In customer experience, the most difficult challenge is the gap between desire and execution. We all want to deliver a better experience. So why can’t we?
At the root of this problem are information systems that are not configured to deliver the ideal experience. Since the digital experience is entirely comprised of information, flows of data are part of what goes wrong. Here’s an example: my bank recently sent me an offer to refinance my house. It was a great deal. But I was already in the process of refinancing with the same bank, a process I’d spent a month on so far. Why didn’t the bank’s marketing department recognize that messaging me was not only futile but likely to damage a crucial service in process with a high-value customer? Because the marketing department did not have the data from the mortgage operations department. Why does that sort of thing happen in many organizations?
One source of these sorts of disconnects is the traditional approach to customer journey maps. Your organization has doubtless developed customer journey maps at some level of detail based on customer research, testing, focus groups, and working sessions with executives and others. Such a journey map probably isn’t overly complex. As the customer service experts at your company may be saying, “We don’t want to overcomplicate things.” They are likely attempting to create journey maps that are comprehensible to the average executive.
But the challenge is that by insisting that journey maps are easily comprehensible to the executives, you miss important details about the systems that power them. These simplified journey maps fail to represent customer stages and objectives in ways that computers can understand and act on. And that representation is crucial for improving the customer’s actual experience.
A system-focused method is necessary because systems are the wellspring from which the consumer interactions emerge. After all, how many systems do customers interact with at your company? You may be amazed as you research this.
For example, at one financial services company, we discovered more than 50 platforms used to manage customers and their investments. Some processes required transferring from front-line representatives to specialized experts, some of whom needed to check with additional back-office experts to solve other problems. Each system, step, and process had a purpose that, at least ostensibly, was designed to serve customers, but the end result was often so filled with bumps and detours that it left valued customers feeling abused and disrespected.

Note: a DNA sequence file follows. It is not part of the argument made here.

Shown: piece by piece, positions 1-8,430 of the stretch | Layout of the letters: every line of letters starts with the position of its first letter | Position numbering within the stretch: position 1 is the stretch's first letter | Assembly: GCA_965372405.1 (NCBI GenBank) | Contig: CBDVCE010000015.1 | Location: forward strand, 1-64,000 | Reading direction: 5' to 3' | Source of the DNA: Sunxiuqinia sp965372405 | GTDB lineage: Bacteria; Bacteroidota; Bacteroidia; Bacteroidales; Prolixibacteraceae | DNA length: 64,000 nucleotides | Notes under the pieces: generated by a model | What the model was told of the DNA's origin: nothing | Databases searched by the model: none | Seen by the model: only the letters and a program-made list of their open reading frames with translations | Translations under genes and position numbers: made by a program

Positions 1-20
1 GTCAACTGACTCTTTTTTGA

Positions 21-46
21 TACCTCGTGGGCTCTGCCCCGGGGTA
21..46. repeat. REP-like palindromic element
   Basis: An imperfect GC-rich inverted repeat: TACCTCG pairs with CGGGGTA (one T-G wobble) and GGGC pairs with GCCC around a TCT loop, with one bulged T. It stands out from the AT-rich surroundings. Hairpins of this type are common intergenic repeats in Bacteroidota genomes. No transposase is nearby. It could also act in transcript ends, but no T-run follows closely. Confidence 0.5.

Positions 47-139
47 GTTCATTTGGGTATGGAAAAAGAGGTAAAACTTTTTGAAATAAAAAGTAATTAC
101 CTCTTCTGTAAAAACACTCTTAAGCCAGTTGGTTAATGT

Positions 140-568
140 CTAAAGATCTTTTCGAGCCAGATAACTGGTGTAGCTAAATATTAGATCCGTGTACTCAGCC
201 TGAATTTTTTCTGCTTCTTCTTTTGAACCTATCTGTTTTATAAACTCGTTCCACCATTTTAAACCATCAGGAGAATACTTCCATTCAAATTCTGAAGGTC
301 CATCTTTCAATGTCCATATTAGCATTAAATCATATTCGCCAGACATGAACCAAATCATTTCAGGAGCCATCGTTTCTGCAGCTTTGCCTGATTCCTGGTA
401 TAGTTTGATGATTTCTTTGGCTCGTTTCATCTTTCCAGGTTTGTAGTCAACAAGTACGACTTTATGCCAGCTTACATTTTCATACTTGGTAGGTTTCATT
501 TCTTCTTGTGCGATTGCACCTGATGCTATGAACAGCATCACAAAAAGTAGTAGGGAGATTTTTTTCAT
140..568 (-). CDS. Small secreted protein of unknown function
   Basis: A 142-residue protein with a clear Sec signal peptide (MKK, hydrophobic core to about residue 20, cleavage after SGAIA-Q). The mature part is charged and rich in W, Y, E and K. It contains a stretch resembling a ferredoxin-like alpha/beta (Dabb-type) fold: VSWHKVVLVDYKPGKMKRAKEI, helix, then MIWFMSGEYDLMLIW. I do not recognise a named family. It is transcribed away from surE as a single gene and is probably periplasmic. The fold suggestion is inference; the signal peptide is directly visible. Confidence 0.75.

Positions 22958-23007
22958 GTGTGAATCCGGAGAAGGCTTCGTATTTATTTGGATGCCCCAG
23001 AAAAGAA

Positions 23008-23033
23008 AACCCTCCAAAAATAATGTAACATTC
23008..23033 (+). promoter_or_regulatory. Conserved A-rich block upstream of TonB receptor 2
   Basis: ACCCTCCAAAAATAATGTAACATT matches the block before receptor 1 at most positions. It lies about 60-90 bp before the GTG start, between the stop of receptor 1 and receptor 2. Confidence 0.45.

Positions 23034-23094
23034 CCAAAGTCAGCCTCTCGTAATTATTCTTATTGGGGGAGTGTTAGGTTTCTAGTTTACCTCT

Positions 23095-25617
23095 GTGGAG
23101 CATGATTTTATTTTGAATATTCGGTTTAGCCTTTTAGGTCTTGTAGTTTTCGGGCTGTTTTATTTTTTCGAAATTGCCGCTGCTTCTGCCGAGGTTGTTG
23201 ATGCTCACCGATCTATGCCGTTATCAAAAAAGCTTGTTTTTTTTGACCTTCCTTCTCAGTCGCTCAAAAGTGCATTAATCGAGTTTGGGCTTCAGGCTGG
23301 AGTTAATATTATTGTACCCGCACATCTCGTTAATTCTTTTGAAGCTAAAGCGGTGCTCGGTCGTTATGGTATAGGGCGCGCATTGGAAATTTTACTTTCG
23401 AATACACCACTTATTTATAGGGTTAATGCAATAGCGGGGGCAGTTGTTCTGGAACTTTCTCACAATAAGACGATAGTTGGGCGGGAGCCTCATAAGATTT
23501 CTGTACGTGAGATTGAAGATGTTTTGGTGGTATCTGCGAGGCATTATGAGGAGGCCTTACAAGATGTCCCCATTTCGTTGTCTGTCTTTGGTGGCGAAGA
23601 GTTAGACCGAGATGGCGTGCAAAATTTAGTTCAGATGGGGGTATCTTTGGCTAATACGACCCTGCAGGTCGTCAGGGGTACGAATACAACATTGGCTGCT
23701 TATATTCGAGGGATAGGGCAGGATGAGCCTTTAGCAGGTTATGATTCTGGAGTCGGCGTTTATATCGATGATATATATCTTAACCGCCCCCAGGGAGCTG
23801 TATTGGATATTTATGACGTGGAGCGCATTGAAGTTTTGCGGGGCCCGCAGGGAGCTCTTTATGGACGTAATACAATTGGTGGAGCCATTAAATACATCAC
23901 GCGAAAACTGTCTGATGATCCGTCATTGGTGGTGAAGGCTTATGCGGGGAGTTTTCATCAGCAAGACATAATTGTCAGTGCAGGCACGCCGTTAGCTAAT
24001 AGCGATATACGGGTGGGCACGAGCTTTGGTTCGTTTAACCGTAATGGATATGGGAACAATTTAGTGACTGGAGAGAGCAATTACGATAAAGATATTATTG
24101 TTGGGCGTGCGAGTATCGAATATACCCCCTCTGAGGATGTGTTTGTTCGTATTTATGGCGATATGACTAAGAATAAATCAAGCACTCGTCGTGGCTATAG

Artificial intelligence, often applied with the objective of making these processes more efficient, can add to the complexity. AI applied to a complex system without understanding makes it opaque and unpredictable. And that makes the customer experience even worse.
Creating a High-Fidelity Journey Map
There is a solution to this conundrum. It requires effort, but it pays off in creating an architecture for future improvements, including AI. I call it the high-fidelity journey map.
A high-fidelity journey map addresses how customers interact with all of the company’s systems throughout their journeys – the relationships between their journey and your stack of technologies. How do you create such a journey map? Systematically, in six steps:
1. Map the customer lifecycle.
This establishes a high-level perspective on the journeys as customers discover your products or services, evaluate them, purchase them, use them, interact with your support staff, and if all goes well, tell others about your products.
2. Define the customer engagement strategy at each step in the lifecycle.